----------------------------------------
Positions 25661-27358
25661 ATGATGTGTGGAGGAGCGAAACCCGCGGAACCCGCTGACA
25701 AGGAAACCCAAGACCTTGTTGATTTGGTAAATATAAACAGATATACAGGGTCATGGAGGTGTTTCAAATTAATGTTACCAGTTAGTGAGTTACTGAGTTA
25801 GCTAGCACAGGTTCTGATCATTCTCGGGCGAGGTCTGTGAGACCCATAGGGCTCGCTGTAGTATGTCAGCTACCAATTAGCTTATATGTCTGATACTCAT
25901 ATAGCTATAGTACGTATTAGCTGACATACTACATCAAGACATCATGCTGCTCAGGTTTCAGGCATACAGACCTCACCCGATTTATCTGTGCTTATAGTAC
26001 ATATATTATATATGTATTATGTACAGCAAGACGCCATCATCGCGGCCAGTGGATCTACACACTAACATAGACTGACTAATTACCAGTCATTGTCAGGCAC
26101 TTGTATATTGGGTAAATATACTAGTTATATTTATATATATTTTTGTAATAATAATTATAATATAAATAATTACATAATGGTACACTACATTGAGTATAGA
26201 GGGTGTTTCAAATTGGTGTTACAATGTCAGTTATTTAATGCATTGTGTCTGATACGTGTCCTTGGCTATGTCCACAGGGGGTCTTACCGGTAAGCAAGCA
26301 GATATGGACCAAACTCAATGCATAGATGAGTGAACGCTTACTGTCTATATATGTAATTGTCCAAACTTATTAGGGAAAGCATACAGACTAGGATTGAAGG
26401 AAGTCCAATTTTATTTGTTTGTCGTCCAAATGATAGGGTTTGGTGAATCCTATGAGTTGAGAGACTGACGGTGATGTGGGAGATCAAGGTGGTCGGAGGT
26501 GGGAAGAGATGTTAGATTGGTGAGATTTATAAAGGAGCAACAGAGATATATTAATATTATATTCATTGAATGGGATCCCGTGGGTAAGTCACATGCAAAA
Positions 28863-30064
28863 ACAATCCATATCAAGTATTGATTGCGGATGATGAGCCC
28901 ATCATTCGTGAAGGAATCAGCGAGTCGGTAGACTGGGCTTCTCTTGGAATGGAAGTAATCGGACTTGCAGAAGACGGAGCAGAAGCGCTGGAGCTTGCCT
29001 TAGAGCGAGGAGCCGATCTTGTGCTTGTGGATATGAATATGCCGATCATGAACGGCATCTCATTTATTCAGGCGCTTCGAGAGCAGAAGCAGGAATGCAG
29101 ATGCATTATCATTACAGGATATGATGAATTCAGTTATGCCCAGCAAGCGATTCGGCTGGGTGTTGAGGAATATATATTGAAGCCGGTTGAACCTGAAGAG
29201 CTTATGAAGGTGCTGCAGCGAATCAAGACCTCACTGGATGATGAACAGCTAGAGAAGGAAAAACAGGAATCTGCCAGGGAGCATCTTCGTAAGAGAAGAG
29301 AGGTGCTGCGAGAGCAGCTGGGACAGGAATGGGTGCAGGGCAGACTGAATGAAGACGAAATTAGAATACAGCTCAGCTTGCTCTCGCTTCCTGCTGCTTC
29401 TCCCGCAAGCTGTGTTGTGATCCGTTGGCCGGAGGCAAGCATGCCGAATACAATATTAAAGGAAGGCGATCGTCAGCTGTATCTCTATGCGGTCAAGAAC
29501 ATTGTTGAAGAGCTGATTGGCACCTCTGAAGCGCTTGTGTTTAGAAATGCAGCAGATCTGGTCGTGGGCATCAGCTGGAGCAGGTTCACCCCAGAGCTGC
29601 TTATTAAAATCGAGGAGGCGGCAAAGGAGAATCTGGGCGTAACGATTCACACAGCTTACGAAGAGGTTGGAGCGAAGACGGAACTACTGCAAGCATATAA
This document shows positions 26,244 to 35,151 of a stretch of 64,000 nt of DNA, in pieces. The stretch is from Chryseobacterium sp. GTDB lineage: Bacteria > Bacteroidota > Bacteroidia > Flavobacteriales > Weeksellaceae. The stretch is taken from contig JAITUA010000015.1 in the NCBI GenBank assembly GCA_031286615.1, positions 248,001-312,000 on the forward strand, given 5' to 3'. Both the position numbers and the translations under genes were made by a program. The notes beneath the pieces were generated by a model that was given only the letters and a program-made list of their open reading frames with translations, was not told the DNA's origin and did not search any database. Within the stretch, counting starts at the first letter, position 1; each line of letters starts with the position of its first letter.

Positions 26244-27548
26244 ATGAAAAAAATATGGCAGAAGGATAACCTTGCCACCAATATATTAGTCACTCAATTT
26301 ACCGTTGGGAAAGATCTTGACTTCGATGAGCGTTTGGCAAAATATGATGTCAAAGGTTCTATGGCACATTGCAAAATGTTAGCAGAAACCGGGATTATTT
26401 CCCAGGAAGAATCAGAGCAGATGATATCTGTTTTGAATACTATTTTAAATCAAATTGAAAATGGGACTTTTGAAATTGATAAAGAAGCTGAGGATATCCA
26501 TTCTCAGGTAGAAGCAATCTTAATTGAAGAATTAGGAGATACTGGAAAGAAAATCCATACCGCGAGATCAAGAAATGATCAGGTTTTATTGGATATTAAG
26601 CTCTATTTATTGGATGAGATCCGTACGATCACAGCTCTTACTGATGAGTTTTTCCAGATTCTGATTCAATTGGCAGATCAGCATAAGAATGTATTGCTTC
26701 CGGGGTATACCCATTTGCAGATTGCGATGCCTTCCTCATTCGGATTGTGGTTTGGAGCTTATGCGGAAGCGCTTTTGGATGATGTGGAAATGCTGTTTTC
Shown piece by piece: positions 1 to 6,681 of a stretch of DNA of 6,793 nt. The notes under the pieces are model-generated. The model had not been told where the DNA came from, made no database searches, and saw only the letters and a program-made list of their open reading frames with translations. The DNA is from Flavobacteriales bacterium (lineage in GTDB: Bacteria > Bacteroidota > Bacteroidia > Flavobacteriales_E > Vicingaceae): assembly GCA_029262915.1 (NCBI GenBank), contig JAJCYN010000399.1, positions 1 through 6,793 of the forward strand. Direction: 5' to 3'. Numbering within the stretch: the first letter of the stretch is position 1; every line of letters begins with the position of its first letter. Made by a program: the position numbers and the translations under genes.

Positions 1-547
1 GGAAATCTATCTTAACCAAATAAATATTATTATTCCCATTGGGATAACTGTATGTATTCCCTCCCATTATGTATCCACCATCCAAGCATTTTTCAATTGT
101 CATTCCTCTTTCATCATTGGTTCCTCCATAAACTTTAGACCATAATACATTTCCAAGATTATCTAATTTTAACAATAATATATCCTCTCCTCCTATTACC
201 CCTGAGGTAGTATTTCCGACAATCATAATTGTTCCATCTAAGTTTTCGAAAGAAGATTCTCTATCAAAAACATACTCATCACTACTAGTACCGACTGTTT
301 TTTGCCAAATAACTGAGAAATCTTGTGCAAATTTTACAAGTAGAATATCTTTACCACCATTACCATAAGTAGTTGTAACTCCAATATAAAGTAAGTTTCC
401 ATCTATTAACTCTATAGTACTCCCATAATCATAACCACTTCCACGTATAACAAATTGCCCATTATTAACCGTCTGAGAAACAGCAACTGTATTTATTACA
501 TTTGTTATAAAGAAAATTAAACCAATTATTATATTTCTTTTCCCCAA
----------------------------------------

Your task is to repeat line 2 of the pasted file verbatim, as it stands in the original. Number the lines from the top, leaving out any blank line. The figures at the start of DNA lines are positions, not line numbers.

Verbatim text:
25661 ATGATGTGTGGAGGAGCGAAACCCGCGGAACCCGCTGACA